the intrinsic motivation to one day choose outdoor activity for themselves over increased indoor isolation on screens.)
Second Step: Age often drives Intervention
We always favor a combination of short and long term game plans when it comes to parents shaping behavior. There are some things that can be effective on the scale of a day, but often playing the long game is the best approach, and age factors into this.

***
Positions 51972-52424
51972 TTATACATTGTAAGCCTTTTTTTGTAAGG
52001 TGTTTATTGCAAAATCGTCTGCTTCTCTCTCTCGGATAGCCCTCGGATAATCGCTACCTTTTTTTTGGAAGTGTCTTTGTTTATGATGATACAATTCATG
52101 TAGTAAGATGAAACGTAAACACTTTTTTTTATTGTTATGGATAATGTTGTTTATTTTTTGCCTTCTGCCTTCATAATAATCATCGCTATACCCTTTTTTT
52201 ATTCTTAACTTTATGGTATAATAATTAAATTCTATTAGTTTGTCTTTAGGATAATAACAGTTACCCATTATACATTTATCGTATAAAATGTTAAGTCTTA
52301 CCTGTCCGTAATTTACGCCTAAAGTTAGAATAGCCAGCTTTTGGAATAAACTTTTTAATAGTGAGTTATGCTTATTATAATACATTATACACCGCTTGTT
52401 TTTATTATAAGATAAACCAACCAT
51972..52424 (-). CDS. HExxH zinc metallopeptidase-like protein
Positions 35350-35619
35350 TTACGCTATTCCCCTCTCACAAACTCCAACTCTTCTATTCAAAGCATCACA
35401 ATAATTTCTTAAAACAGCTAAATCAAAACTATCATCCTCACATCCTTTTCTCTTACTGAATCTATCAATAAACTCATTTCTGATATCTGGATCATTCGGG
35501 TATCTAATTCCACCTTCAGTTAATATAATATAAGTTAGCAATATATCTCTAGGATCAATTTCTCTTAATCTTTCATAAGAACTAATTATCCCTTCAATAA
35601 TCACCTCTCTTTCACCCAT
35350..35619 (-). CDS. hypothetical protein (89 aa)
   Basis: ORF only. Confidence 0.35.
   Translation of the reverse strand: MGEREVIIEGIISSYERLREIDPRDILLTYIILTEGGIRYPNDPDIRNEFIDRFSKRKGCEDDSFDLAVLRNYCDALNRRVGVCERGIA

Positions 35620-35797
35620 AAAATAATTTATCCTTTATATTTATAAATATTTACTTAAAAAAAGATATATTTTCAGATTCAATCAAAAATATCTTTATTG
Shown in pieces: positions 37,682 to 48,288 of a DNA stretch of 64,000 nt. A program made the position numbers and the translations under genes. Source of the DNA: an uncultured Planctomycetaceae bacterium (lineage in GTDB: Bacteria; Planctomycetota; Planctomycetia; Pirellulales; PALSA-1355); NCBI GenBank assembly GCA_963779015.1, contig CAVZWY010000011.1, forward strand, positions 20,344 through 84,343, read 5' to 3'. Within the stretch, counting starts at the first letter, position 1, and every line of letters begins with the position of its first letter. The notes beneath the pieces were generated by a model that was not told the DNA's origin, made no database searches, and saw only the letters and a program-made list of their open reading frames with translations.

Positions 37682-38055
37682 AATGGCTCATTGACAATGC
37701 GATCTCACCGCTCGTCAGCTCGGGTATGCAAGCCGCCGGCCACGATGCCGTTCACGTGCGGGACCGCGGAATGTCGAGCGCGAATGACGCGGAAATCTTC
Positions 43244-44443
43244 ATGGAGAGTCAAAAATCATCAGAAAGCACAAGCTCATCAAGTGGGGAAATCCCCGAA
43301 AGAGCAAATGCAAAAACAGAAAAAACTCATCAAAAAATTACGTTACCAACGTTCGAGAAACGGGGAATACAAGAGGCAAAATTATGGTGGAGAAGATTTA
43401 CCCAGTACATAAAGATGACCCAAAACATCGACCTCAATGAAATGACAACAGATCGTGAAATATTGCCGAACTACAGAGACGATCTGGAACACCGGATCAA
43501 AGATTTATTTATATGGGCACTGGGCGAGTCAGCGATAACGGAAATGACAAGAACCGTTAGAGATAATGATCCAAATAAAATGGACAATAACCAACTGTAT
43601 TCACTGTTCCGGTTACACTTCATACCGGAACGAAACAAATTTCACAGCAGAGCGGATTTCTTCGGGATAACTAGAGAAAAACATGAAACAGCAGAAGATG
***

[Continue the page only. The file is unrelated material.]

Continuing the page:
For young guys ages 12 and under for instance, their levels of outdoor activity are largely going to be driven by a combination of parental modeled behavior (parents choosing to spend time with the family outdoors being active), and structured outdoor play/sports (parents enrolling their sons in organized sports each season, and/or setting up regular times for their sons to be outside with other kids their age, exposing them to a combination of supervised and unsupervised play). The most important thing for parents to do is to be consistent in getting a balance of all of these things for their kids, while also navigating the occasional blow back when they “aren’t in the mood” to do one of these things. A combination of validating their emotion, while also standing firm on the expectation to participate, is a balanced approach to take which ensures they feel heard and understood, while also not removing healthy activities just because they don’t feel like doing it. It is key for parents not to take things personally if they aim some raw emotion at you as, believe it or not, this is a sign that they love and trust you!